All Things Gardening forum: Gifted 3 bags of chicken manure in the middle of summer - how should I use them?

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Melbourne, Australia [AU zone
whoatemylettuce
Jan 14, 2018 9:27 PM CST
Firstly, thank you for your time reading this. I'm from Melbourne/Australia.

I have just done gardening for the past 6 months, starting with 0 experience.

At the moment, we have 3 vegetable beds -growing mainly Shungiku, Kang Kong (water spinach), Spinach, Pumpkin, Lettuce, Spring Onion, Sweet Potatoes
- the beds are made using lasagna method which already have horse manure back in July (winter). All plants are pretty much established and yielding crops with liquid fertilizer applied every 2 weeks

1 lemon tree which has been fertilized with citrus food last month

4 tomatoes plant fertilized with liquid fertilizer every 2 weeks

And bunch of roses which I don't really want to keep because I can't see their benefits beside decorative purpose or extract for scented candle and wife's bath.

So with this 3 bags of chicken manure (not pellet) - what should I do with them.

Should I keep them in store and wait till winter (another 6 months or so) before digging them in beds for new seasons?
Or should I apply by raking them into soil of the beds for veggie and tomatoes etc?
Or should I just throw them in compost? Because this is already aged manure, will mixing them in compost not utilizing their full usage?

My understanding is it's better to use manure ASAP otherwise nutrients are leached? not sure if this is still the case because they're in bags....

Thank you and hope to hear from your opinions soon.
Name: Daisy I
Reno, Nv (Zone 6b)
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DaisyI
Jan 14, 2018 10:26 PM CST
Put the chicken manure in the compost pile and revisit it in about a year. Smiling
Life is not a journey to the grave with the intention of arriving safely in a pretty and well preserved body, but rather to skid in broadside, thoroughly used up, totally worn out, and proclaiming...."WOW What a Ride!!" -Mark Frost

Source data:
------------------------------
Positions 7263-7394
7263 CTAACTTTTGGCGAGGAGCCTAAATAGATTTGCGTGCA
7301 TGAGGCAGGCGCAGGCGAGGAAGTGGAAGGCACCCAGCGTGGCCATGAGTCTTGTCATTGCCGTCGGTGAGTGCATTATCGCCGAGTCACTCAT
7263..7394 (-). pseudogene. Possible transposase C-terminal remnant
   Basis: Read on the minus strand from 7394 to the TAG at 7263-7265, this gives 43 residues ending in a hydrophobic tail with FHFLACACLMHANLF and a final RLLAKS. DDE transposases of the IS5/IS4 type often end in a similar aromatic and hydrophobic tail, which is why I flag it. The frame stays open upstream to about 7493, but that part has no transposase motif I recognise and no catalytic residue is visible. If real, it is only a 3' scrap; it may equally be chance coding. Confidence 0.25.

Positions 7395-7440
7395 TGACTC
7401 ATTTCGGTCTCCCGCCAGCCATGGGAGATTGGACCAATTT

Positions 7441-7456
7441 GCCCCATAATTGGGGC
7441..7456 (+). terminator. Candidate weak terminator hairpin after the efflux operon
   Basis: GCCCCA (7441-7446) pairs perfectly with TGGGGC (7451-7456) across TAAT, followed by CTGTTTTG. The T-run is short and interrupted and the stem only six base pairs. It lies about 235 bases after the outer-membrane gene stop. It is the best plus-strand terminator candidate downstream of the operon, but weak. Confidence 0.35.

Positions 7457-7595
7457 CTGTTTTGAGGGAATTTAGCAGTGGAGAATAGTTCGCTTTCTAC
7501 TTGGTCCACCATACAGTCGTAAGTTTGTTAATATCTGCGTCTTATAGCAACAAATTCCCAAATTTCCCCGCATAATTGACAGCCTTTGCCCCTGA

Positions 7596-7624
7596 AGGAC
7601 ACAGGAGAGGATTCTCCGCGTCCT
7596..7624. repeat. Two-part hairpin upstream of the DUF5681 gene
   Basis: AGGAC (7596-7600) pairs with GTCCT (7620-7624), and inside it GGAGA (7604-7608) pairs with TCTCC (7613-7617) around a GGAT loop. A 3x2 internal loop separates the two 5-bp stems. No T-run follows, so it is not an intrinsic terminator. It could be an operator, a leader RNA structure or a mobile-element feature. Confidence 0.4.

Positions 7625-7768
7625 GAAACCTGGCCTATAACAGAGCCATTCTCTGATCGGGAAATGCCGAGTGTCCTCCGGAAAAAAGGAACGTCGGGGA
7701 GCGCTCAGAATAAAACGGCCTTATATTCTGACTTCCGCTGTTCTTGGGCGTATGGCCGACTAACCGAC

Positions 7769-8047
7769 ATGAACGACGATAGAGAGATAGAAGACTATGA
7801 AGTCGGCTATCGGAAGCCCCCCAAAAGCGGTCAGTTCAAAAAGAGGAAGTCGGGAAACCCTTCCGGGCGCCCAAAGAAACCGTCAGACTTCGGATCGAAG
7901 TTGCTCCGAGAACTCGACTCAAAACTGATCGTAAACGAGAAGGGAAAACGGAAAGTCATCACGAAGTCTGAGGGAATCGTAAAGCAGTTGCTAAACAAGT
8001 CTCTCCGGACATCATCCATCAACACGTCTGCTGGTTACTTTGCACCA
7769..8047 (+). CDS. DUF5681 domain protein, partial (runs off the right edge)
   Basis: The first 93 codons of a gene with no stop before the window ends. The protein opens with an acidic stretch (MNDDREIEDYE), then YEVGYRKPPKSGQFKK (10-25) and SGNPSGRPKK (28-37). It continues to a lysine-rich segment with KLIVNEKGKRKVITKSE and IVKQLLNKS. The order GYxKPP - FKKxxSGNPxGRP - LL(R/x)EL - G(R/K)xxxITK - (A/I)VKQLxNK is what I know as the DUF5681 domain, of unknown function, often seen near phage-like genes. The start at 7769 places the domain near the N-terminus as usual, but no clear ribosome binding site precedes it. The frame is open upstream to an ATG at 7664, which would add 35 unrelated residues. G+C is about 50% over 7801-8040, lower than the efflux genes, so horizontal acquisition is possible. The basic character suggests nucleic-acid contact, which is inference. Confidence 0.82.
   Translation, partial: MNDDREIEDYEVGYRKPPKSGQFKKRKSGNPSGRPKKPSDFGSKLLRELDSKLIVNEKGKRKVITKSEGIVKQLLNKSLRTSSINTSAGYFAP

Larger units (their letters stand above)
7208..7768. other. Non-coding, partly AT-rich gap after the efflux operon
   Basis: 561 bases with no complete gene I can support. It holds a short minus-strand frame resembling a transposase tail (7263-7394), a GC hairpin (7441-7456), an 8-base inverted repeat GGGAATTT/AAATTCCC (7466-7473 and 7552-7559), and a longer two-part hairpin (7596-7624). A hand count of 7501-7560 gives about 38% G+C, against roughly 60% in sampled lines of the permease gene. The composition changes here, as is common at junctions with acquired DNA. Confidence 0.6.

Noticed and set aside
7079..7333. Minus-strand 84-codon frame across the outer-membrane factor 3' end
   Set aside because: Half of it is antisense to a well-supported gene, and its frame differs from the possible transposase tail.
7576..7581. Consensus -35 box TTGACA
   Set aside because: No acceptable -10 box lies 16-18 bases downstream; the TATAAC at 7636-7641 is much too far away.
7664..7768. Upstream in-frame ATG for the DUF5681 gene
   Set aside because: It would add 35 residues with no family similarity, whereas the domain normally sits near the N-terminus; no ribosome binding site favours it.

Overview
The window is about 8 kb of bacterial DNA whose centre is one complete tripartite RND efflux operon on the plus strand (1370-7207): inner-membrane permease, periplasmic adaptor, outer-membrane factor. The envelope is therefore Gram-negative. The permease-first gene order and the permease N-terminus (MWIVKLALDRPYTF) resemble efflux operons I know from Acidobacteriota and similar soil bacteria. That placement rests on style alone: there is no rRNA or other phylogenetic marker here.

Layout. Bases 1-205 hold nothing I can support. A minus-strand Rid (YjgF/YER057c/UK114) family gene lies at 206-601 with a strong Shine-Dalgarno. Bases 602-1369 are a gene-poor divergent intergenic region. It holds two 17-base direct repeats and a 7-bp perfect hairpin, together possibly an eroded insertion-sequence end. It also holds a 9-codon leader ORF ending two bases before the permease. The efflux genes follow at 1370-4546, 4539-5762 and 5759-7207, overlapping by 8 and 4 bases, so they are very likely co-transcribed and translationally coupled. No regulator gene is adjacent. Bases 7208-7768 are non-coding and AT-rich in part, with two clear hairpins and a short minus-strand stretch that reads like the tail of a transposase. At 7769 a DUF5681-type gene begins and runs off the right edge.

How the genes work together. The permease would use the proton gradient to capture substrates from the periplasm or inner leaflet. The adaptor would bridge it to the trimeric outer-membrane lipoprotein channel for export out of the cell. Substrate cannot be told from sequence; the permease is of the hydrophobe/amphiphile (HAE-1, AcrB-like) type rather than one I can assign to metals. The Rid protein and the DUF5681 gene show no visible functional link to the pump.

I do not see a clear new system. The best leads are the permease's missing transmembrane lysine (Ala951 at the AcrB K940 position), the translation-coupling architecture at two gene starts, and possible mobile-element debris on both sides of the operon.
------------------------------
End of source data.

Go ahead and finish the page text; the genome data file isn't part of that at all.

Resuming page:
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Name: stone
near Macon Georgia (USA) (Zone 8a)
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stone
Jan 15, 2018 8:36 AM CST
The thing to understand about chicken poop, is the high N ratio.
I've used it fresh, but very sparingly.
Treat it the same as you would chemical fertilizers, and you'll be in the right ballpark.

I agree that there is a leaching issue with holding on to animal products, and even worse, there's the fire fanged issue, where all the valuable bits get oxidized and released into the atmosphere.

That smell? Thats the nitrogen escaping.

Mixing some of it into a high carbon compost mix is also a viable alternative.
Melbourne, Australia [AU zone
whoatemylettuce
Jan 15, 2018 4:35 PM CST
Thank you guys,

It's not fresh I guess. It's a bagged commercial product so I reckon must have been aged.
But anyway, I'll mix them into compost then.
[Last edited by whoatemylettuce - Jan 15, 2018 4:35 PM (+)]
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Name: Frank Mosher
Nova Scotia, Canada (Zone 6a)
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fwmosher
Jan 17, 2018 1:01 PM CST
If it is aged, you can use it right away, but I would apply it at the start of growing season (your Spring). If it is commercially bagged, it is "cured" so no worry about Salmonella introduction as with any "fresh" manure. As others have suggested, if it is not the start of your growing season, add it to your compost heap. Cheers! PS. You are going to break my heart by turfing the roses. LOL
Melbourne, Australia [AU zone
whoatemylettuce
Jan 18, 2018 5:02 AM CST
fwmosher said:If it is aged, you can use it right away, but I would apply it at the start of growing season (your Spring). If it is commercially bagged, it is "cured" so no worry about Salmonella introduction as with any "fresh" manure. As others have suggested, if it is not the start of your growing season, add it to your compost heap. Cheers! PS. You are going to break my heart by turfing the roses. LOL


Thank you for your kind advice. No I won't turfing the roses anymore, I'll dig them out and give them away.
I do feel bad for removing plants and it does hurt, like when you kill someone, when I cut down a plant with no other choice.

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